It was only a matter of time until someone in the comic industry remembered that outside media hype, in theory, should bring bigger sales. Perhaps they never forgot but simply chose to ignore it in these past years. This idea is simple in nature, but it would seem everyone was mind wiped for the past decade, ala Wanda from the House of M series. Heck, huge comic book movie box office numbers not adding spit to monthly sales numbers for years now is enough to give even the most loyal nerd reason to worry. Not to ignore the ugly Rawhide coverage, but that was more of a black eye than hype. Yeah, there is no such thing as bad press, but in the past decade, there’s been no such thing as a big selling comic. I mean, what does it take to get these treasured books into the hands of newbies? Leave it to Marvel to make the first move using other media interests. To be fair, DC gave it a shot, but came across more surprised whereas Marvel has shown itself with specific actions. It used to be outside media hype was asking for trouble from the hard core comic fans because of what would follow naturally: more readers. Come on, we all have the pretty shiny covers to prove it. We comic nerds don’t want some dude whose only interest in comics is because he heard somewhere this is a hot item. Or at least we didn’t in the past, even though that goes against all conventional sales wisdom. But comic fans want their own little world to themselves and to hell with why books are $3.00 each.
However, Marvel recently sold its corporate soul, if one can do that multiple times. This has left Marvel’s hardcore audience, if they know it or not, looking like an awkward girl at a school dance, all unsure and envious. When Spider-Man was unmasked in the real world tabloids before the comic page, it was a clear message from Marvel that your $2.99 a month isn’t enough. In other words, they are up for trying anything to move a once-mighty product that has been reduced in the last decade to a monthly storyboard tool. This goes beyond a controversy like Parker’s webs shooting out of his veins. No, this is clear pandering to the media, and for Marvel, it seems to have worked at least partially. But, what did they gain from the means other than one or two weeks of attention? A sell out of Civil War #2 for sure, but wasn’t that guaranteed before it hit the stands? That’s not really news since every comic sells out at some point except for the ones nobody wants. Plus, in this day and age, it’s not like they are printing very many of any book to start with. Though I hear the series is doing well in reprints, we have to ask ourselves how much of this is due to spoiling Parker’s identity in the outside media and are such actions worth the risk? What about across-the-line title sales going up? Not so far it would seem, nothing outrageous anyway. How about increased interest in Spider-Man? Sure, but the point is to sell books, is it not? In that fact remains the problem: comic books have been shut out of retail, barring the direct market. Did Marvel bring a ton of new people into the shops with this stunt? The point of any such “stunt” where you take from your guaranteed buyers and give to the non-guaranteed buyers should at least net you some repeat business. We should hope so because letting something that big “out” the way they did was a big risk. The harsh truth is that comic books in general need new outlets since all the standard methods have failed or dried up. Sadly though, this stunt just doesn’t seem the way to do it.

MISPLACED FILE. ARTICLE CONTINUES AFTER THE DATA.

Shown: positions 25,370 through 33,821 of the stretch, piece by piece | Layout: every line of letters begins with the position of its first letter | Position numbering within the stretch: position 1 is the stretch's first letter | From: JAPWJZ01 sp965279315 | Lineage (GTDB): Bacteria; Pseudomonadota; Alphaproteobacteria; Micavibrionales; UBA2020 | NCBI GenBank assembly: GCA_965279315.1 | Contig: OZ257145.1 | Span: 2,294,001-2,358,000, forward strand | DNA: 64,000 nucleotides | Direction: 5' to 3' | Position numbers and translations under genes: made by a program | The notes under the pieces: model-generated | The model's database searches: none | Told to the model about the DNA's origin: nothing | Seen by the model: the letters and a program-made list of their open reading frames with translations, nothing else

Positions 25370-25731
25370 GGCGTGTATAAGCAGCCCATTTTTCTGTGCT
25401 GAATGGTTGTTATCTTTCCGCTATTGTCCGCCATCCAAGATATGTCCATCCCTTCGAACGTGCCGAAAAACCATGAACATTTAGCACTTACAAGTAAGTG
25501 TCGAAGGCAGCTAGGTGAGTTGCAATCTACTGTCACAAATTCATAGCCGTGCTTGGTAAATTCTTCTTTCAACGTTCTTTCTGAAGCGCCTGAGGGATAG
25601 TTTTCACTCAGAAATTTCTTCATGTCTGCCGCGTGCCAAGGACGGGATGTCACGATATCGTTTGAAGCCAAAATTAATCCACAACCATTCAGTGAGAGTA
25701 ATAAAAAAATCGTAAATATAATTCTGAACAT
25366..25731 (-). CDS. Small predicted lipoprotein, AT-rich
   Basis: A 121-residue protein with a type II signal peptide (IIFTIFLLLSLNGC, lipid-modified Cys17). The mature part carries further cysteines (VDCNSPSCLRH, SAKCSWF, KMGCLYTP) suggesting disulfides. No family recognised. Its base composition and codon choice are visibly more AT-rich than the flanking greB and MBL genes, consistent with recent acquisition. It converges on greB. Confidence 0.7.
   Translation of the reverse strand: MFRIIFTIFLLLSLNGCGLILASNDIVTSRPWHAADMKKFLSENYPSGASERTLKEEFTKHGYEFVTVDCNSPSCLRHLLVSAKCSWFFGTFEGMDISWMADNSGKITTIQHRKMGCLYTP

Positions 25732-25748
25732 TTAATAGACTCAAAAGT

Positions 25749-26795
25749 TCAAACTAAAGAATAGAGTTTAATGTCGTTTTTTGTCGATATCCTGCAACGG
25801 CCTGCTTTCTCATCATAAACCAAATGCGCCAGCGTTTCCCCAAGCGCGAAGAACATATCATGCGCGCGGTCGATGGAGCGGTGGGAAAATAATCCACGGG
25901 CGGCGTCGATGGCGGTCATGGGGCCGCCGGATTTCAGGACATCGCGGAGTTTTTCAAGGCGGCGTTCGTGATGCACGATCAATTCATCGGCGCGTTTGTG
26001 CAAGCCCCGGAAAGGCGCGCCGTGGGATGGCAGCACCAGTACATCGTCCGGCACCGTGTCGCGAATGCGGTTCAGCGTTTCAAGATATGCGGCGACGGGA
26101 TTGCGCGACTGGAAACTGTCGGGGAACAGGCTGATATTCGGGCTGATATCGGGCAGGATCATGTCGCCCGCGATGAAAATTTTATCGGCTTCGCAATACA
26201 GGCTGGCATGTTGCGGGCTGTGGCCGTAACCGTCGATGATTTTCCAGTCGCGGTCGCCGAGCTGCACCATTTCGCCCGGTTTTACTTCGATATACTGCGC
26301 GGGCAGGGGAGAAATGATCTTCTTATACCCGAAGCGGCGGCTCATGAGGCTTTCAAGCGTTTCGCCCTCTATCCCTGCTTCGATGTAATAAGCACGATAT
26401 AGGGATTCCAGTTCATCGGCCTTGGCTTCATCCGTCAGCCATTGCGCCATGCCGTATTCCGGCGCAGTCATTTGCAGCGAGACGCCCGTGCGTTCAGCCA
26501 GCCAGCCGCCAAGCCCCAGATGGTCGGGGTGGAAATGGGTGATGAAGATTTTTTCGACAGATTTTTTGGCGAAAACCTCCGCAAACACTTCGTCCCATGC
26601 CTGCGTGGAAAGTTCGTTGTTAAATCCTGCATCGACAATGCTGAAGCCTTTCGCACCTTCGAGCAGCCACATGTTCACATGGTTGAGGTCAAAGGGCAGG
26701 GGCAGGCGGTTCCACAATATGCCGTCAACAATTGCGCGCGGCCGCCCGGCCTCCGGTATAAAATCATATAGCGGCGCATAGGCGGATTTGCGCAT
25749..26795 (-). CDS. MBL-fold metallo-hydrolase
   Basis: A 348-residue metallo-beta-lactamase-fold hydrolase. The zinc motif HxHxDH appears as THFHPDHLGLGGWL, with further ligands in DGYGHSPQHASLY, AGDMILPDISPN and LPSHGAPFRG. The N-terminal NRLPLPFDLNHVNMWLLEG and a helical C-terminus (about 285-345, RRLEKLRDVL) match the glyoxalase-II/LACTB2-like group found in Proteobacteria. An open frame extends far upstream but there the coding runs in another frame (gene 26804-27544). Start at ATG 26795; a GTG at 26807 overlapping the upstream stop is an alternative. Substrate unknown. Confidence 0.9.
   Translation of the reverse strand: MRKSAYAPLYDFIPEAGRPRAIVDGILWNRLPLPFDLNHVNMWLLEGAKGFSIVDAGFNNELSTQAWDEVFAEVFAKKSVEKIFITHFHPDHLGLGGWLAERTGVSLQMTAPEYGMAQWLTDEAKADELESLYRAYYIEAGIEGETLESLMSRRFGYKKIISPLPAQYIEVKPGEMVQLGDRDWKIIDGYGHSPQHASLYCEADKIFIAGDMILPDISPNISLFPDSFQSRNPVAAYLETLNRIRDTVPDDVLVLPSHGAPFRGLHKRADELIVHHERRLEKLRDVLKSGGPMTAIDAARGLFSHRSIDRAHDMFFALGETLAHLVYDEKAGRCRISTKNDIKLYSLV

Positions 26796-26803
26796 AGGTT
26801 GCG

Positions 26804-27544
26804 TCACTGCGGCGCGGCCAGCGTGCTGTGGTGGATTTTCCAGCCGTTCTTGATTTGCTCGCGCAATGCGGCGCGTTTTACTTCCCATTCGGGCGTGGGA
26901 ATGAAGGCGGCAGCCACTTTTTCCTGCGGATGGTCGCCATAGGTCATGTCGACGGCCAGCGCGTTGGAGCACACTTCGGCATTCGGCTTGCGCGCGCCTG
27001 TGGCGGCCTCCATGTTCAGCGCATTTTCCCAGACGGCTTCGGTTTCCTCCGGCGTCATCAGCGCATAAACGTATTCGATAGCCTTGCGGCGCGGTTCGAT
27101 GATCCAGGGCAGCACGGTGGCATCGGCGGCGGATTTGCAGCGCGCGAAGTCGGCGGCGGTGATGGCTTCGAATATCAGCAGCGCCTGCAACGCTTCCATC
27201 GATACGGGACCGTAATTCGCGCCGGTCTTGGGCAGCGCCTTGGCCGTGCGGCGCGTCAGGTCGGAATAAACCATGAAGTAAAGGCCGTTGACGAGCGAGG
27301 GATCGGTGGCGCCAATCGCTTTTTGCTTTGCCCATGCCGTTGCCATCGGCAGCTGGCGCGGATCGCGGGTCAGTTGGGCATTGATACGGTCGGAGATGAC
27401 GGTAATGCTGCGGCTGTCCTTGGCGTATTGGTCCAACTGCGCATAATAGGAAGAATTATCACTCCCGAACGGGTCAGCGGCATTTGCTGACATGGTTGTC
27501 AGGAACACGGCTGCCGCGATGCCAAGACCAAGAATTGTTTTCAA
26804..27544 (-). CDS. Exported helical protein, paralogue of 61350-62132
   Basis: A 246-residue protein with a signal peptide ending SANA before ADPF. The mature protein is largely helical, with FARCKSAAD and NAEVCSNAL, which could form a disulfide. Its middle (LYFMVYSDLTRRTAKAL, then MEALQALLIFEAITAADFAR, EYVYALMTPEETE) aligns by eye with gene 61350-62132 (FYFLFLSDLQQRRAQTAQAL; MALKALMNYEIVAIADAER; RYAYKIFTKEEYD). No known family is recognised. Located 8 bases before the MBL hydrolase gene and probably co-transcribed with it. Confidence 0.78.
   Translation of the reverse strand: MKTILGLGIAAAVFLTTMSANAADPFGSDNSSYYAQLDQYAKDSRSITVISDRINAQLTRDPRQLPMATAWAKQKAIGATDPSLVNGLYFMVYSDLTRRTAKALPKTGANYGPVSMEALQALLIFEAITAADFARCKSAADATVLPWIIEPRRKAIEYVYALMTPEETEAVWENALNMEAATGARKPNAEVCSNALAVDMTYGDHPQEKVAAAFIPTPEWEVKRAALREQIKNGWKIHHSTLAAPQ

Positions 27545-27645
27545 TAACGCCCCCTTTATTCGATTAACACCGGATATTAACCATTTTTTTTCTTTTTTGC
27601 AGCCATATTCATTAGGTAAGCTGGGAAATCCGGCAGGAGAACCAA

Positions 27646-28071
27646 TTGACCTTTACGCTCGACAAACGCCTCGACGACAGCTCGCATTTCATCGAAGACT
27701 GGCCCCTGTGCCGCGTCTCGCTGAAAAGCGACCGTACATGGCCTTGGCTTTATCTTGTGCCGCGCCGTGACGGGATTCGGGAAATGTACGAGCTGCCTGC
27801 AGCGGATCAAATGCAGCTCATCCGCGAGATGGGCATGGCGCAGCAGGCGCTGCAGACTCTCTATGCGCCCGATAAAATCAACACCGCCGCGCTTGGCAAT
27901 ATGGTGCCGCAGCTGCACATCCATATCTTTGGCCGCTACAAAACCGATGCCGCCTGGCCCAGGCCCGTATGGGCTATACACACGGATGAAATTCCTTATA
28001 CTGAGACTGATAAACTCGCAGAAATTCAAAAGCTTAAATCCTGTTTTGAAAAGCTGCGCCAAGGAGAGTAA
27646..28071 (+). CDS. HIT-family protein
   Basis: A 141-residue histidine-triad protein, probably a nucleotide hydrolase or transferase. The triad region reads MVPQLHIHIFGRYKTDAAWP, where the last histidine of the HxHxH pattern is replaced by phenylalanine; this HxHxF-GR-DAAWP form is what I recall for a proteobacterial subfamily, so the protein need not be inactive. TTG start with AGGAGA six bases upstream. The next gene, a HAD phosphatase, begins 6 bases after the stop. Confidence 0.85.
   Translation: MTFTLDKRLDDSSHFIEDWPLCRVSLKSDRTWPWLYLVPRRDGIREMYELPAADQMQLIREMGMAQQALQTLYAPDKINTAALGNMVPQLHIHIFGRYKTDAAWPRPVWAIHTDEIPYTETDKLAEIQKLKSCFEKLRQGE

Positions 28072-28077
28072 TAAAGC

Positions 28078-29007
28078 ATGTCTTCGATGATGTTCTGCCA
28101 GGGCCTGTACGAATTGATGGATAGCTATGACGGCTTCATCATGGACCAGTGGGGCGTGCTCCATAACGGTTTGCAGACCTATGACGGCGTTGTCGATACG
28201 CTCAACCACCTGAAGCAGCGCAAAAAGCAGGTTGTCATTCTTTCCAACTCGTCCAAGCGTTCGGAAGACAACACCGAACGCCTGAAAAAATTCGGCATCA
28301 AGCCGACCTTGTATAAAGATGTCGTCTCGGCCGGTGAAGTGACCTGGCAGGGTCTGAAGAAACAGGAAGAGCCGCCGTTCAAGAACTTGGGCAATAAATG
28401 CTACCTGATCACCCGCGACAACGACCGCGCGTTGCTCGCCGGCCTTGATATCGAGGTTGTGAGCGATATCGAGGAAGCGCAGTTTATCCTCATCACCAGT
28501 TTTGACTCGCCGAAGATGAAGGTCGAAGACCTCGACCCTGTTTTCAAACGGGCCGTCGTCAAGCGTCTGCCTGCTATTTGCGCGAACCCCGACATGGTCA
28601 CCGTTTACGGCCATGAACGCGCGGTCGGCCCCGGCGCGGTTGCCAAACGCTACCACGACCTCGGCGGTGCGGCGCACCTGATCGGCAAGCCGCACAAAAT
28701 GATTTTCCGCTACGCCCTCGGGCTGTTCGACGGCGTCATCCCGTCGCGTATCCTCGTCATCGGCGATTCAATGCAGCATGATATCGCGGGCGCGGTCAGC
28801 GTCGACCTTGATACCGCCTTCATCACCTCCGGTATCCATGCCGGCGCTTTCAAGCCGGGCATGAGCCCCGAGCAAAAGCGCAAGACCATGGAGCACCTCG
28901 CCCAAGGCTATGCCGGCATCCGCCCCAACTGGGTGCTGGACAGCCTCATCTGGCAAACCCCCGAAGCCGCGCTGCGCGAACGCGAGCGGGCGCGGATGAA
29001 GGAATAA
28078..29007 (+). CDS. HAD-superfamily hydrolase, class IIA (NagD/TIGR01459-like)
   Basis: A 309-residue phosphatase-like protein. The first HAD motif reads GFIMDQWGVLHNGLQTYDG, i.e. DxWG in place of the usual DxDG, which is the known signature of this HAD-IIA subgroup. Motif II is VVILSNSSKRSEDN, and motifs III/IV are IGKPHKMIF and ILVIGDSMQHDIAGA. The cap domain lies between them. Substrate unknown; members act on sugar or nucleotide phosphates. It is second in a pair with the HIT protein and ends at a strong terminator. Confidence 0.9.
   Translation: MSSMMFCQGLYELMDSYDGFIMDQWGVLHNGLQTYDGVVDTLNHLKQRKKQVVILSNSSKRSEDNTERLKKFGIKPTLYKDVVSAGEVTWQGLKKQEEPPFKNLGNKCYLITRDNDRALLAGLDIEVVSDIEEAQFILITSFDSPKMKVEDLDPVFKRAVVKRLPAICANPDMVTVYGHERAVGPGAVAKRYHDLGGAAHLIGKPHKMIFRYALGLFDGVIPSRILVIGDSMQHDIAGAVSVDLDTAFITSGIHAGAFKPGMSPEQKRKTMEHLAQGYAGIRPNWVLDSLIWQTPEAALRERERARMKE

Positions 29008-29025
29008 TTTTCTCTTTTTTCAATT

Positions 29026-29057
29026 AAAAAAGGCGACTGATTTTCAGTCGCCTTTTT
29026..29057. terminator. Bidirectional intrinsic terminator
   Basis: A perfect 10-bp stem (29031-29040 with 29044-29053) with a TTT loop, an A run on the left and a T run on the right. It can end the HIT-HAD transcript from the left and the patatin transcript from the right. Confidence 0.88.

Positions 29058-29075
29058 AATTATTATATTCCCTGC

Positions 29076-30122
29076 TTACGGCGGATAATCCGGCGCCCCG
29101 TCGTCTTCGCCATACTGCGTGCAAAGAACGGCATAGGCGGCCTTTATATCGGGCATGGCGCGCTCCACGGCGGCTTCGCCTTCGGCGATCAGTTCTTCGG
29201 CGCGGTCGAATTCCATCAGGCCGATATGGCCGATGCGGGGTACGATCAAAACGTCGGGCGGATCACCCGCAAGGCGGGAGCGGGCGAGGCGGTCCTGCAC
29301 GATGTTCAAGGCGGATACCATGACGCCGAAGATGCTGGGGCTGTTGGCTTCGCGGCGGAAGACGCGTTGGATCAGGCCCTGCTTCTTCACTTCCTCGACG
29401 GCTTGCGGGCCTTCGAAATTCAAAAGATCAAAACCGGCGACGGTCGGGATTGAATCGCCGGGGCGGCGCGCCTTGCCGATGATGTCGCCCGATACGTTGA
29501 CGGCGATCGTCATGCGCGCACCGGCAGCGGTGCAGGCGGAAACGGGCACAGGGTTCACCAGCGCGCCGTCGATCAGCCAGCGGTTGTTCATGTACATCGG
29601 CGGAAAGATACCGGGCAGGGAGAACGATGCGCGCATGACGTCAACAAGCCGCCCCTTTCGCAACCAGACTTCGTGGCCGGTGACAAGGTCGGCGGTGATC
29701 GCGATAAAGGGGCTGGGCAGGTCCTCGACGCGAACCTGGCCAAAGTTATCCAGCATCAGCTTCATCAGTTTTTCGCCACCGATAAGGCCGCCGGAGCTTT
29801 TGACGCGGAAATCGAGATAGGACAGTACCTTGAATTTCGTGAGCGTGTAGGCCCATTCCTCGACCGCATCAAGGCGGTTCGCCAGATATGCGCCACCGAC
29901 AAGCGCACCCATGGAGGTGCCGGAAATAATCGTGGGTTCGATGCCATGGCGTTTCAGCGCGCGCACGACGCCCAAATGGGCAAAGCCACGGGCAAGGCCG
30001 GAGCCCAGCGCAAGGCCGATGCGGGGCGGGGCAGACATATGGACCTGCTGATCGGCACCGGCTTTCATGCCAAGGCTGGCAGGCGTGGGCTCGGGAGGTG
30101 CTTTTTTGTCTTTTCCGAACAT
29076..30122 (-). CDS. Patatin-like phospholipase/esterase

So as we can all recall “The Death of Superman,” this is one Pandora that will be significantly more difficult to put back in the box. Death means nothing in comics, but identity is a notion that proved to be a building block for the archetype. Even though it is easy to accuse Marvel of being media whores, they, like everyone else in Previews, are fighting for their life. This is no excuse for the tasteless act even if one can see their POV. However, when a provider of content makes a statement like this to the fan base, one must understand what it means. It is no secret that the comic book industry, in general, hasn’t been able to stop the bleeding for years. Tearing down the sale figures built on multiple covers and speculation may have been hip, but the crystal ball held back details of a future where promising titles get canned due to low sales. So depending on what version you buy, did Marvel get anything out of this event or was it an error? Well, they sold out a book that probably would have sold out anyhow but did go back to press on it. Does that count as success? In this day of comic sales, I guess it does. Did it have an impact that will take comic book prices back down to a more affordable scale? Did it cause comic book shops to fill up with new or long lost fans of the art form? Did it improve the character we know as Spider-Man? The verdict is out on much of this and sadly a lot is riding against it fixing any of the problems stunts like this are used for. One thing from all this is certain: Marvel is awake from its long, fewer-than-250k slumber and is ready to smile for the camera.